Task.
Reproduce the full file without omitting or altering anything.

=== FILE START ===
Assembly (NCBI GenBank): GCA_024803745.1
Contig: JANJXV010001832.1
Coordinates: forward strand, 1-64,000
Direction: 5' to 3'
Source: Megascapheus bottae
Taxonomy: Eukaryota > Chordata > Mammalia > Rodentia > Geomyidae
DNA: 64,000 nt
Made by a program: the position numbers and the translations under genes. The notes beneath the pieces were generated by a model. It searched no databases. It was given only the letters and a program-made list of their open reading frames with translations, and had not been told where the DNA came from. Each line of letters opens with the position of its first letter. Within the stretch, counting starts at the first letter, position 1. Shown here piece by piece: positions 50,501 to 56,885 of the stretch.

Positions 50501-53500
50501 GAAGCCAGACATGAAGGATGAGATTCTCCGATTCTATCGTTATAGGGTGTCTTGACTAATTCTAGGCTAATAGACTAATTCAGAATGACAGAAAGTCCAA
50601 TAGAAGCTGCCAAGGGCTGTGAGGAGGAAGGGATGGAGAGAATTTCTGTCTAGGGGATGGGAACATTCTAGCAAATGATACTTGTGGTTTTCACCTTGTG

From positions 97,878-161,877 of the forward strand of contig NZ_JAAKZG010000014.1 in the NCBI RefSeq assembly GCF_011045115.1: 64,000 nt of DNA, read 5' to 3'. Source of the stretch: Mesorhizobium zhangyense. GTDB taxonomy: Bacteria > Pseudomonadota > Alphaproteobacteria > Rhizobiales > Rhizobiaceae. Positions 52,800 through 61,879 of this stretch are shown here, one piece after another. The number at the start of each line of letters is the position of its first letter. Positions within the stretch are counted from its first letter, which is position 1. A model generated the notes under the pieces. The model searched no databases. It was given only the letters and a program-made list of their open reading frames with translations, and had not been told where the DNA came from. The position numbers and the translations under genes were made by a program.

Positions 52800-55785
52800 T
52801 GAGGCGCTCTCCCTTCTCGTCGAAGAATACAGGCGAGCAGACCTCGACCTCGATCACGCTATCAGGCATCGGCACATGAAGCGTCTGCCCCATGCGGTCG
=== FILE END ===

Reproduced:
Assembly (NCBI GenBank): GCA_024803745.1
Contig: JANJXV010001832.1
Coordinates: forward strand, 1-64,000
Direction: 5' to 3'
Source: Megascapheus bottae
Taxonomy: Eukaryota > Chordata > Mammalia > Rodentia > Geomyidae
DNA: 64,000 nt
Made by a program: the position numbers and the translations under genes. The notes beneath the pieces were generated by a model. It searched no databases. It was given only the letters and a program-made list of their open reading frames with translations, and had not been told where the DNA came from. Each line of letters opens with the position of its first letter. Within the stretch, counting starts at the first letter, position 1. Shown here piece by piece: positions 50,501 to 56,885 of the stretch.

Positions 50501-53500
50501 GAAGCCAGACATGAAGGATGAGATTCTCCGATTCTATCGTTATAGGGTGTCTTGACTAATTCTAGGCTAATAGACTAATTCAGAATGACAGAAAGTCCAA
50601 TAGAAGCTGCCAAGGGCTGTGAGGAGGAAGGGATGGAGAGAATTTCTGTCTAGGGGATGGGAACATTCTAGCAAATGATACTTGTGGTTTTCACCTTGTG

From positions 97,878-161,877 of the forward strand of contig NZ_JAAKZG010000014.1 in the NCBI RefSeq assembly GCF_011045115.1: 64,000 nt of DNA, read 5' to 3'. Source of the stretch: Mesorhizobium zhangyense. GTDB taxonomy: Bacteria > Pseudomonadota > Alphaproteobacteria > Rhizobiales > Rhizobiaceae. Positions 52,800 through 61,879 of this stretch are shown here, one piece after another. The number at the start of each line of letters is the position of its first letter. Positions within the stretch are counted from its first letter, which is position 1. A model generated the notes under the pieces. The model searched no databases. It was given only the letters and a program-made list of their open reading frames with translations, and had not been told where the DNA came from. The position numbers and the translations under genes were made by a program.

Positions 52800-55785
52800 T
52801 GAGGCGCTCTCCCTTCTCGTCGAAGAATACAGGCGAGCAGACCTCGACCTCGATCACGCTATCAGGCATCGGCACATGAAGCGTCTGCCCCATGCGGTCG